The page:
The Iron King: Real pleasure for teen and adult readers

fantasy book reviews science fiction book reviewsfantasy and science fiction book reviewsThe Iron King by Julie Kagawa

The Iron King (2010) is just plain fun. Julie Kagawa takes sixteen-year-old Meghan Chase on a heroic journey through the lands of Faerie, where she meets a host of vivid characters and crosses unearthly landscapes in search of her missing kid brother. Along the way, she learns a dangerous secret about her parentage, gets caught up in a Faerie political struggle, and finds herself torn between two very different fey boys.

There’s an element of pastiche to The Iron King; readers may spot a dash of Lewis Carroll here, a smidge of Labyrinth there, a hearty dollop of Shakespeare, and even some Greek mythology. (Read the scene where Meghan meets Queen Titania and tell me there aren’t some serious Hera vibes going on.) Yet Kagawa successfully balances archetype and novelty. The familiar tropes make us feel like we’ve glimpsed this Faerie realm before and might be able to guess at its rules, but there are just enough surprises that the story feels fresh.

Meghan is a compelling heroine, sometimes annoying, but always interesting enough to drive us through the story. She’s kind of bratty at the beginning, fuming because her mom hasn’t bought her preferred breakfast cereal, but she grows over the course of her travels. She’s sometimes oblivious to the rules and customs of Faerie, and falls for tricks and traps that savvy readers will recognize before Meghan does. She’s brave, though, and stubborn, and quite clever at times. I look forward to seeing her develop further as the Iron Fey series progresses.

(And on the “no room to talk” front, I remember another teenage girl who used to get steamed about her parents’ bad taste in breakfast cereal. I won’t mention any names, but I will say that she grew up to be a blonde, bespectacled FanLit reviewer with a weakness for YA faerie lit.)The Iron Fey (Book Series) by Julie Kagawa

Compared to other popular writers in this subgenre — such as Holly Black, Melissa Marr, and Maggie Stiefvater — Kagawa’s work is less brooding. It’s not that Meghan doesn’t have reason to brood; she’s got plenty of that. She just doesn’t have time. The story moves quickly from one suspenseful moment to the next without much room for angst. There’s also less description. When Kagawa shows us a new vista, she describes it beautifully but briefly. These differences aren’t “good” or “bad” per se. In some moods I prefer one style, and in some moods I prefer the other, and your mileage may vary.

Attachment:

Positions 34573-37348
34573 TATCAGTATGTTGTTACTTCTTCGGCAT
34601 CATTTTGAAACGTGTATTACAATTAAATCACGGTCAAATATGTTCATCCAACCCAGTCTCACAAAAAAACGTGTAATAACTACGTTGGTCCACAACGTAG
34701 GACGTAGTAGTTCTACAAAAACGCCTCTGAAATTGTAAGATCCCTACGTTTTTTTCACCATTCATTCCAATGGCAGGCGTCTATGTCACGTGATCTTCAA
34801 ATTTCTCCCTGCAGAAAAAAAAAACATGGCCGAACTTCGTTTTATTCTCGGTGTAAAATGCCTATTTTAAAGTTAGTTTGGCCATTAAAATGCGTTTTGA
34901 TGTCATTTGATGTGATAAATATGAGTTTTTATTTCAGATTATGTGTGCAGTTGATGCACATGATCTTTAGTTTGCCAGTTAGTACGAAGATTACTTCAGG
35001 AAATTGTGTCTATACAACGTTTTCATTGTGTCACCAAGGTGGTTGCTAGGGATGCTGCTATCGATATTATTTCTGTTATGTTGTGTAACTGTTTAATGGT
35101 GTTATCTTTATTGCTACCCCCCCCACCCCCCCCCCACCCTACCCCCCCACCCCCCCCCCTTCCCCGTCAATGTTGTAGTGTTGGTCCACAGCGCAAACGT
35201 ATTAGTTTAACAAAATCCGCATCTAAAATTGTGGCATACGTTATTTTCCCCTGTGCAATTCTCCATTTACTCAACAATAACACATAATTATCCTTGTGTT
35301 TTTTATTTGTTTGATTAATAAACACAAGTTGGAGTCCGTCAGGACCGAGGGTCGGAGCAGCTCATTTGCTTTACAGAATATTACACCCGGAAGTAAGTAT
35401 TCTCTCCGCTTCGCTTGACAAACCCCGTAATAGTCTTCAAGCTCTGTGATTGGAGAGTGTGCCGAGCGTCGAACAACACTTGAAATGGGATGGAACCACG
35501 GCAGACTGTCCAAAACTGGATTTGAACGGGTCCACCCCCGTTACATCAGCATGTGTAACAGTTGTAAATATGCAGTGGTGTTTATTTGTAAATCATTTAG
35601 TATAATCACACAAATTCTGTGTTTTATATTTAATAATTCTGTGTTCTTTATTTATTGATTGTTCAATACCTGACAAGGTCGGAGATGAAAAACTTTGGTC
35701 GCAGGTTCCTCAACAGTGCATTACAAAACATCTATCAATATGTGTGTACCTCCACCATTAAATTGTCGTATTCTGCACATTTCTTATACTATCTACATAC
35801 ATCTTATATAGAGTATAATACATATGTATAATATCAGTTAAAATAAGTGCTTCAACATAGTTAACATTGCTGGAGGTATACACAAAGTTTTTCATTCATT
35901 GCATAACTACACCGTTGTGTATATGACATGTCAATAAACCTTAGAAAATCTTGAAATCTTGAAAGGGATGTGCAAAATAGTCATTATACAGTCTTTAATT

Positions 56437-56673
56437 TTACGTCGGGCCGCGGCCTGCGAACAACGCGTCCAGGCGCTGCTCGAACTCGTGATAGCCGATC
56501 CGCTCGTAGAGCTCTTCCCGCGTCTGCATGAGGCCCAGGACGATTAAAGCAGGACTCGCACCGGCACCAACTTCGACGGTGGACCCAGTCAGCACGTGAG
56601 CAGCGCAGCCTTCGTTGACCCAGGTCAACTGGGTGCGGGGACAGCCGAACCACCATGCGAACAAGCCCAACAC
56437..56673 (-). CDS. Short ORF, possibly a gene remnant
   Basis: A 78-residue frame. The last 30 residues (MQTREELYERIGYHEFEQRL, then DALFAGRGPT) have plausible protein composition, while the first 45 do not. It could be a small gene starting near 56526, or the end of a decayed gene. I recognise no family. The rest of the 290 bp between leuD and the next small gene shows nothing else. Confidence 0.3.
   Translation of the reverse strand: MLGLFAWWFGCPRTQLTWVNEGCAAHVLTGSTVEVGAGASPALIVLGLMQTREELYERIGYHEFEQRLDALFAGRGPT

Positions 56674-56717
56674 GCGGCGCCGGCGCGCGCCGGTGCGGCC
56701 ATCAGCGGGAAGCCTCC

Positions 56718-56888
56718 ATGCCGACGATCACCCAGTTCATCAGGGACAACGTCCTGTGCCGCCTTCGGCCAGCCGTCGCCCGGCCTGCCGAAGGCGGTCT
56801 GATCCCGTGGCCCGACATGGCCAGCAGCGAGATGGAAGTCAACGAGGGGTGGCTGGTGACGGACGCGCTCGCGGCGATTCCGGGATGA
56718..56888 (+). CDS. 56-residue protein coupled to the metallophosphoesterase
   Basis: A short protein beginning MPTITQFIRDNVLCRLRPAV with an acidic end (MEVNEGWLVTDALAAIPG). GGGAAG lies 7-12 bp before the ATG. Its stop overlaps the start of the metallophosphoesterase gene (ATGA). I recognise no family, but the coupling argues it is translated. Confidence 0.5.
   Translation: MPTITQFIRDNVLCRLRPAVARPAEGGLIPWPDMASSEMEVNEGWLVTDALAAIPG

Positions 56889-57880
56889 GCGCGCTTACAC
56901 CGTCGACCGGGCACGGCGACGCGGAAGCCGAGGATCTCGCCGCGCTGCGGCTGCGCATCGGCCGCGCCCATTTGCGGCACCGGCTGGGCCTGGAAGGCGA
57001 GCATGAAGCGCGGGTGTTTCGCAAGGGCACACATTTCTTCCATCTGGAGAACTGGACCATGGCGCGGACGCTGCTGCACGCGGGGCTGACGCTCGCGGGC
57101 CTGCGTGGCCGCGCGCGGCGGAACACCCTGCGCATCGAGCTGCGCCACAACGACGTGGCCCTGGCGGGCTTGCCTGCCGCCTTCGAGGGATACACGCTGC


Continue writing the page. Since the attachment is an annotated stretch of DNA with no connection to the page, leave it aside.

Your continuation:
Oddly, I found it relatively easy to put down The Iron King between chapters. This isn’t because it’s in any way bad; it’s because it’s episodic. Meghan’s quest is always there as a driving force, but the individual chapters are almost stories in their own right. If you’ve read the Percy Jackson books, you know what I mean. Meghan moves closer to her goal, she meets a strange being or beings who try to help or harm her, that mini-arc is resolved, and we move on to the next chapter.

To sum up: The Iron King is a solid debut, and a real pleasure to read. I recommend it to teen and adult readers alike.

Published in 2010. From the limitless imagination of New York Times and USA Today bestselling author Julie Kagawa, enter the world of The Iron Fey. Meghan Chase has a secret destiny—one she could never have imagined… Something has always felt slightly off in Meghan’s life, ever since her father disappeared before her eyes when she was six. She has never quite fit in at school…or at home. When a dark stranger begins watching her from afar and her prankster best friend becomes strangely protective of her, Meghan senses that everything she’s known is about to change. But she could never have guessed the truth. For Meghan is the daughter of a mythical faery king…and a pawn in a deadly war. Now Meghan will learn just how far she’ll go to save someone she cares about, stop a mysterious evil no faery creature dare face…and find love with a young prince who might rather see her dead than let her touch his icy heart.

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KELLY LASITER, with us since July 2008, is a mild-mannered academic administrative assistant by day, but at night she rules over a private empire of tottering bookshelves. Kelly is most fond of fantasy set in a historical setting (a la Jo Graham) or in a setting that echoes a real historical period (a la George RR Martin and Jacqueline Carey). She also enjoys urban fantasy and its close cousin, paranormal romance, though she believes these subgenres’ recent burst in popularity has resulted in an excess of dreck. She is a sucker for pretty prose (she majored in English, after all) and mythological themes.

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